by Not Dale Carnegie
Well pretty much the exact opposite of Dale Carnegie.
By an 18 year old kid traveling the world about as gracefully as a fish climbs a mountain – bravely (stupidly?) venturing where no fish, or any species this low in the course of evolution for that matter, has gone before. I’m probably learning some things a fish shouldn’t, like how to tie a bowline knot with my dorsal fin and flop up a boulder. I’m also probably missing some things going on back in the ocean. So why did I decide to climb this mountain, you ask? Well, for the halibut.
*EDITOR’S NOTE: Quincy – I swear to God…*
Discontinuing the fish-mountain metaphor from here on out (you’re welcome) my point is that I’m doing a strange thing at a very vulnerable time in my life – and I’m not exactly in my element.
But I’m killing it.
Now, don’t get me wrong – I’m not bragging. Like I said, I’m graceless: I’m a clumsy goofball, and I’m always screwing up travel logistics and very common sense things like failing to bring sun-screen on a desert trek. But I am doing really well at traversing these strange lands with all these strange people and that’s because I’ve learned this one important thing – these people aren’t really that strange.
I’ve been from the Outer Banks up to New York through the mountains of Virginia and the farmlands of Carolina – I’ve been to Mt. Kilimanjaro, Dar es Salaam and Zanzibar of East Africa – I’ve been to Delhi and Rajasthan and Mumbai and Kerala – all in the past 9 months. I’ve seen a lot of things in the past little while, but you know what I haven’t seen?
I haven’t seen someone that doesn’t get sad sometimes. I haven’t seen someone that was completely not understandable.
So what does this mean?
I had a revelation by way of public transport.
*EDITOR’S NOTE: C’MON*
One late night of traveling I chose to grab a discount sleeper bus going from Tirupati to Bangaluru. I hopped up the steps of the 11:00 bus at 10:58 grinning at something or another while every other passenger of the bus grimaced.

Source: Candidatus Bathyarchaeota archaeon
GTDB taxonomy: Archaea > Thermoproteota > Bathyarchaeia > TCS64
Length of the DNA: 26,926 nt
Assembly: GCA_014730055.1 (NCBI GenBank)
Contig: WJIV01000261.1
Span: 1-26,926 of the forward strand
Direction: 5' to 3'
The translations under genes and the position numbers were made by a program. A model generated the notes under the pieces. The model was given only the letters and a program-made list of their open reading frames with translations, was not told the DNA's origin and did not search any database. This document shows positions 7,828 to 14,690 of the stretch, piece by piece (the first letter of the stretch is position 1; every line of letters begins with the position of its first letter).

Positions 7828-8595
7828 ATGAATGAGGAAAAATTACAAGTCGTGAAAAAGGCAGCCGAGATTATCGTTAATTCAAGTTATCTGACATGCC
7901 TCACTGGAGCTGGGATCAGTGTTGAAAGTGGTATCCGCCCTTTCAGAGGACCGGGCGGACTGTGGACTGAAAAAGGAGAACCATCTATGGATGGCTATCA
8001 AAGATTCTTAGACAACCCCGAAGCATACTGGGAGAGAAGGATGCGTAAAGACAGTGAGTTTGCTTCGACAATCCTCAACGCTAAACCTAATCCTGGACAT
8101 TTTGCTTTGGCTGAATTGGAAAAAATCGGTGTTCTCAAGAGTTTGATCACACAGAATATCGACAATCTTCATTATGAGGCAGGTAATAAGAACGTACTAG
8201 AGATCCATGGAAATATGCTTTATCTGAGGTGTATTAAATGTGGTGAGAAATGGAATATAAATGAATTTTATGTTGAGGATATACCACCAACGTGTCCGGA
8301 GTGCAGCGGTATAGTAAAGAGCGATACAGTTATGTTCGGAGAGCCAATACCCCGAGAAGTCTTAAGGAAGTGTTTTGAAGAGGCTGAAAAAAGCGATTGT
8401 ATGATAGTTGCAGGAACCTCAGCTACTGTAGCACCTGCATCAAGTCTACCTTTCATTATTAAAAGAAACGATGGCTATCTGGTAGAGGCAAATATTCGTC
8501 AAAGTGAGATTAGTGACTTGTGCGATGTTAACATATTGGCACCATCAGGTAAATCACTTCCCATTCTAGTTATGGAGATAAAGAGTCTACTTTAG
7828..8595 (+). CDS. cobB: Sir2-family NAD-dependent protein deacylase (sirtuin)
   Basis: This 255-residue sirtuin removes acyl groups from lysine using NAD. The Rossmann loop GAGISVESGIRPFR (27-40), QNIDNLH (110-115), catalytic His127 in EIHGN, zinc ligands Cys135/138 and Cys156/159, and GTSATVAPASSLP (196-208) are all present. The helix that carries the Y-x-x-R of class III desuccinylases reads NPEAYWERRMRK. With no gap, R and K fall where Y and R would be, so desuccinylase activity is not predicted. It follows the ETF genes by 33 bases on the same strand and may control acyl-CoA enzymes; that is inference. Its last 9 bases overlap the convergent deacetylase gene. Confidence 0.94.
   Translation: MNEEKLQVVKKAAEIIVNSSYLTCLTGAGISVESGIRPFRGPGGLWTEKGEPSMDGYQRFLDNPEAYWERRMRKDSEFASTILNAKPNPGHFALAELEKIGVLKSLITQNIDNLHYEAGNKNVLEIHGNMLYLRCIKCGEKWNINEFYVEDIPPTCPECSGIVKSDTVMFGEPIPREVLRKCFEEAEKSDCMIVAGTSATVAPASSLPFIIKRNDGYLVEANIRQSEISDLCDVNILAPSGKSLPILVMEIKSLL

As I walked down the aisle my head grazed the ceiling of the darkened bus interior and an observable dread seized everyone with an open seat near them. I chose a seat near the middle of the bus beside a decently pleasant man just as the bus bounded out of the station.
It was about 11:20 p.m. when the lights turned out, consequentially plucking the passengers from consciousness, one by one. Then the man directly in front of me attempted to recline his seat and thus the revelation began.
I knew it was going to happen. It couldn’t not happen. Inevitable, really.
His chair hit my legs with a bang. BANG. He tried again. And again, and once more. BANG BANG BANG.
Each time more forcibly than the last, his frustration obviously building. At this point I was just sort of announcing the word ‘Ouch,’ each time the seat down and nervously laughing in hopes that this man would realize the futility of his attempts and stop.
By propping his feet up on the chair in front of him and squat thrusting my poor knees into a twisting, gruesome submission, he managed to recline comfortably. I let out a small yelp of anguish before tapping him on the shoulder and saying, “Hey, do you mind moving your seat up a bit? I’m pretty tall.”
Like a snake ready to strike he turned around and spat, “So, what!?”
For a moment we looked at each other in the darkness.
All I could think of at first was how much I wanted to put my fist through his head. So, what?! I thought. So I can feel my bones cracking right now.
But then the bus passed a string of street lamps on the highway. The dull yellow light blasted in through the window like strobes for just a couple fleeting seconds – but in those seconds is when it happened.
I saw his face. Really saw it.
He wasn’t handsome; his curved nose protruded from a short curtain of salt and pepper hair like a grandiose actor that loved the spotlight a little too much. His features were grim, angular. Sharp lines and stubble interrupted his brown skin which hung especially loose beneath his dark eyes. He was tired.